One of Debret’s most iconic images, (and one of the most common visual citations of Brazilian slavery) is The Execution of the Punishment of the Whip (see fig. 1). The image is a depiction of a black slave being publicly whipped at the stocks in broad daylight while other slaves wait in line for a similar punishment. In the watercolor version of the image, a vibrant yellow suffuses the scene, suggesting a daytime encounter. Slaves were beaten in daylight for everyone to see—an essential means of keeping slaves in line and obedient. Being able to witness the overseer punish the rebellious slave encouraged slaves to self-police to avoid physical pain. Moreover, being beaten in an open square added public humiliation onto the physical damage, scarring the slave emotionally as well as physically.

Fig 1: <em>The Execution of the Punishment of the Whip. </em>1816-1831, Brazil.
Fig 1: The Execution of the Punishment of the Whip. 1816-1831, Brazil.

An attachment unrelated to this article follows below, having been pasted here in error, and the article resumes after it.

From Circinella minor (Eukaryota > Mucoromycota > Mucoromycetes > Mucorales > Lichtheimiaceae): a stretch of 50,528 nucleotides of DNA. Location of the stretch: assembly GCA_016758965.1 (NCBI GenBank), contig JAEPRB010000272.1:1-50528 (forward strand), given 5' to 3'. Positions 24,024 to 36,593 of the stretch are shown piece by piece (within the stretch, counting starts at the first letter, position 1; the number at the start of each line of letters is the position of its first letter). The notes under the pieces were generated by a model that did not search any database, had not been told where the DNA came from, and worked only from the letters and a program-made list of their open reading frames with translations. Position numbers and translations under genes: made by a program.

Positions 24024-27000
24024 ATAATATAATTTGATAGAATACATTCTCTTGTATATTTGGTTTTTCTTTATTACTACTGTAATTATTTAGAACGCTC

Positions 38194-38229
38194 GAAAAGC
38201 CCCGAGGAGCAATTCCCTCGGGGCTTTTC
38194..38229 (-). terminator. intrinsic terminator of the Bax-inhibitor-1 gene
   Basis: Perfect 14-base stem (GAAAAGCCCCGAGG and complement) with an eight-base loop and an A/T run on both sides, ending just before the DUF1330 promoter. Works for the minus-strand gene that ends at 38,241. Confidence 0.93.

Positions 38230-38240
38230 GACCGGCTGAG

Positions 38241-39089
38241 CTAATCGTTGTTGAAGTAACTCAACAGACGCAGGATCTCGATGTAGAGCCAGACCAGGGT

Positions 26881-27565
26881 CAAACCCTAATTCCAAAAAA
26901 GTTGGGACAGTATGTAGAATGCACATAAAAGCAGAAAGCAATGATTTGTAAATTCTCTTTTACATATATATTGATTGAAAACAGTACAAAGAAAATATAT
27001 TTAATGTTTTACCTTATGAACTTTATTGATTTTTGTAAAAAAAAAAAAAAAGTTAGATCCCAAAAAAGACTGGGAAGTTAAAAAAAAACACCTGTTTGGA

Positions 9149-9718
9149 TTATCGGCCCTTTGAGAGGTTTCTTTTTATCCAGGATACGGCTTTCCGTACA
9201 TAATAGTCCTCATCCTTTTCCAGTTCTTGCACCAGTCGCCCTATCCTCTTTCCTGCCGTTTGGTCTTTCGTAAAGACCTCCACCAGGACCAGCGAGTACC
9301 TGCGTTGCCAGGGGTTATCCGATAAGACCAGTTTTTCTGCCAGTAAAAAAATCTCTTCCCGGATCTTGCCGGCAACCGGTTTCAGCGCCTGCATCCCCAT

What is most striking about this image is perhaps the lack of choice that saturates the scene. In the center of the image is the slave, bound in five different places to the stock; his pants are pulled down and pool at his ankles, exposing his buttocks and the back of his legs to the whip and to the audience. His blood flows freely down his legs and has spattered on his pants and the stones on the ground; the vibrant red stands out against all of the softened colors in the image and fixes our attention to the slave’s body. He cannot edge away from the assault, nor can he cover himself to shield his body from our gaze. He can, however, look into the face of the man who is tasked with executing punishment. This man is also a slave. Though he has more freedom of movement than the man strapped to the pole, this overseer is similarly restrained. The bulky chain that runs the length of his leg is connected to two thick manacles, one at his waist and one on his ankle. We can imagine that if he should decide to run, the weight of the bonds would undoubtedly prevent any successful escape, and even if he were lucky enough to evade his pursuers, the loud clanging of the chain, fastened by a lock at his hip, would give him away in any place he tried to hide. On the floor next to him lie cats of four and six tails and two single tail whips; if one tool should break during a particularly harsh session, a replacement is within reach. The man in the white shirt—closer to the foreground of the image—looks down forlornly at the various weapons, one of which will soon be used on him and the rest of the dismayed chain gang members bound to him by manacles and ropes fastened around their necks. Again, there is no possibility of escape; if one person decides to run, he must bring three willing or unwilling participants with him. To prevent the possibility of this happening, however, two soldiers stand guard behind the prisoners. If one decides to run, it would be reasonable for the soldiers to kill all of them. The figures in the background, though blurred, are all likely meant to be of Afro-Brazilian descent. This would not be uncommon in cities like Rio de Janeiro, where many slaves could and did manage to buy their freedom. However, slavery continued to weigh on their communities; this image suggests that the punishment was carried out in an area where many Afro-Brazilians were known to converge, reminding them of the horrors they may have suffered and the potential punishment that awaited them if they aided a runaway or rebellious slave. Another, more indistinct soldier is depicted in the background right of the image, suggesting that the state’s authority hems in black bodies and supports the system of slavery on all sides. Finally, the two men lying on the ground with bloodstained shirts covering their backsides are presumably slaves who have already been beaten. They were either left there because the severity of their wounds paralyzed them or, more diabolically, the officials forced them to remain to listen to the next victim’s screams and watch the blood and skin fly from that victim’s body. It is important then, that the entire image centers on the bare, bleeding, and bound black body. It serves as the axis for the image and as the axis for the institution of slavery.